Rupert Murdoch is a smart man. In the U.K, Murdoch aligns his newspapers with the popular political party and helps them enact their policies by giving them favorable coverage. For the past 12 years, he supported the Labour Party. Now they are out of favor, Murdoch switched seamlessly to the Conservatives. Desperate to gain a grip on the Chinese media market, Murdoch saddled up to the Communist Party.
In short, Murdoch doesn't care about Left or Right. He cares about money.
In the United States, his news channel is doing just about everything it can to irritate the current President, and it is beginning to affect his business.
When news show host Glenn Beck explicitly called Barack Obama a racist, it caused a media hailstorm and an advertising exodus from his show that reached as far as the U.K (Beck's show is broadcast on Murdoch's 'Sky News' channel). On a recent political talk show tour, President Obama sat down with five networks, none of which were Fox. The Murdoch-owned network was humiliatingly replaced with the Spanish language channel Univison. In another spat, the White House press secretary publicly criticized the network for not airing Obama's health care speech, a move it would never have considered with any other network.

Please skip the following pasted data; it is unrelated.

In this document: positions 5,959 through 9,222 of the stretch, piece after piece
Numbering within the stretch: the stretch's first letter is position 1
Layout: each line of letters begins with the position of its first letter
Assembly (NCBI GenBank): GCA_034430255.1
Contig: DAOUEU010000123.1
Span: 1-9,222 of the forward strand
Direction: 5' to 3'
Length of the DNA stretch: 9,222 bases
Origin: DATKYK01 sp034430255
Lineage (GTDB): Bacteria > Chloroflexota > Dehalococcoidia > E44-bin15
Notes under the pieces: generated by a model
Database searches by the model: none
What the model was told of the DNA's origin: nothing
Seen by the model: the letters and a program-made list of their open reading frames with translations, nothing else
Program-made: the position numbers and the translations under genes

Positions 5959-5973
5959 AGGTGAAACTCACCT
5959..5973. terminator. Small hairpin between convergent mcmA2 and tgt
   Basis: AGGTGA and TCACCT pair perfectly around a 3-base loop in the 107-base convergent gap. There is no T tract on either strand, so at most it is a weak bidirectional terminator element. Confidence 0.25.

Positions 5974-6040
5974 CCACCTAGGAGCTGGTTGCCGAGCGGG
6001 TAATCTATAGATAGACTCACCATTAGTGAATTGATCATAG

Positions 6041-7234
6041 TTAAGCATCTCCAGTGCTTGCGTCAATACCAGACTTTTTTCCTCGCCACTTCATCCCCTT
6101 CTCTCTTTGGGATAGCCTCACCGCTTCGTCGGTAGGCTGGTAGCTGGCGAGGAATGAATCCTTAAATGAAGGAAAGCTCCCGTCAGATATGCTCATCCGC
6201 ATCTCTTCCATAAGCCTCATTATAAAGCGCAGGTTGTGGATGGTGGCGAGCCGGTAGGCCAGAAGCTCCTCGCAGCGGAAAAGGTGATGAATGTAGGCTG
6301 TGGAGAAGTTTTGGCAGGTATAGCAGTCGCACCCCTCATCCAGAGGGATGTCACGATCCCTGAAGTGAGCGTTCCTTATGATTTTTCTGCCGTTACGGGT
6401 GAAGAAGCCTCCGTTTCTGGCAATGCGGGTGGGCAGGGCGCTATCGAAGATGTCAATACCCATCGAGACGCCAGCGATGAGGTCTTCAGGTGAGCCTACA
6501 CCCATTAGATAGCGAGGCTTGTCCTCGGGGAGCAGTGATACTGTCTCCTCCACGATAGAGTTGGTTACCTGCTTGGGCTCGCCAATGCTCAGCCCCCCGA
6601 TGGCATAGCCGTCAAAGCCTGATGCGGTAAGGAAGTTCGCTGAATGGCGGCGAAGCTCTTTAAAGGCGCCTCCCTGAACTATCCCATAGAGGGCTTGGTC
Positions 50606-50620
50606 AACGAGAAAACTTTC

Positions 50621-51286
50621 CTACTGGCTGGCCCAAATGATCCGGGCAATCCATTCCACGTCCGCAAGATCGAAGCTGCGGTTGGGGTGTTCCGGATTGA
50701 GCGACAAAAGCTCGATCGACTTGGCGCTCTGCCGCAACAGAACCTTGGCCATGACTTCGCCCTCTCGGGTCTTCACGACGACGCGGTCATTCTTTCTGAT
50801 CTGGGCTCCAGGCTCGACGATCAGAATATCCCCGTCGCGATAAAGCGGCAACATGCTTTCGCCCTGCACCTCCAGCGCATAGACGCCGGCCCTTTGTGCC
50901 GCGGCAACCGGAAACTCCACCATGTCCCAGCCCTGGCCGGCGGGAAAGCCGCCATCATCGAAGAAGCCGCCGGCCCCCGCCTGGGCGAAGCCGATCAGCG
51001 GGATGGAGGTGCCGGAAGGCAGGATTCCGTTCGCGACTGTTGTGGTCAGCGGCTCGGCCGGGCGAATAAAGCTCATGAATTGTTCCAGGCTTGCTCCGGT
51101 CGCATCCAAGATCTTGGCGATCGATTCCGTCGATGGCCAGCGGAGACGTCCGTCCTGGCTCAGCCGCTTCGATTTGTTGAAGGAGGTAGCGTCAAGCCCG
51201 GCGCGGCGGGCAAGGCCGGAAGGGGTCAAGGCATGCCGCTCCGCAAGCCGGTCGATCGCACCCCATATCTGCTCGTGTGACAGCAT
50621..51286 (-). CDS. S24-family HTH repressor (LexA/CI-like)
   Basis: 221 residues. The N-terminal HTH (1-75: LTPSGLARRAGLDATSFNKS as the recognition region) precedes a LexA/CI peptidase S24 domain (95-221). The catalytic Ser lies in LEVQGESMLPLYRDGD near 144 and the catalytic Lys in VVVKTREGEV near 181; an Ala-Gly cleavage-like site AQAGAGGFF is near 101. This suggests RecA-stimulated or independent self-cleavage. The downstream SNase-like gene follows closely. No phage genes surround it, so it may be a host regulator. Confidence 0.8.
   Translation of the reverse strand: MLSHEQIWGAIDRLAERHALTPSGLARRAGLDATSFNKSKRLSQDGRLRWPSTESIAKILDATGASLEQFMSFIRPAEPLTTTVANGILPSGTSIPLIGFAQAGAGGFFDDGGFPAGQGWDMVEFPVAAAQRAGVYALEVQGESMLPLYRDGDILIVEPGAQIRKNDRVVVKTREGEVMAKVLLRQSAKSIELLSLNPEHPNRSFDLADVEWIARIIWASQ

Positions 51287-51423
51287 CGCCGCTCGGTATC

While Glenn Beck is not the lone voice of dissent within Fox News (O'Reilly, Hannity and Malkin are similarly offensive), he does epitomize what is wrong with the network, and just how out of sync it is with the mainstream. His continued assault on the President which consists of a remarkable slew of accusations and innuendo (Obama is a socialist/communist/Nazi/racist), does not reflect well on the network, regardless of how right wing it is. As David Sassoon notes:
For now, Murdoch is making a short-term buck on Beck's race-baiting. Longer-term, it's a losing corporate strategy. The color of demographic change is trending darker, and companies will be forced to be sensitive
not to offend their own workforce or their customers by supporting race-baiting speech with advertising dollars.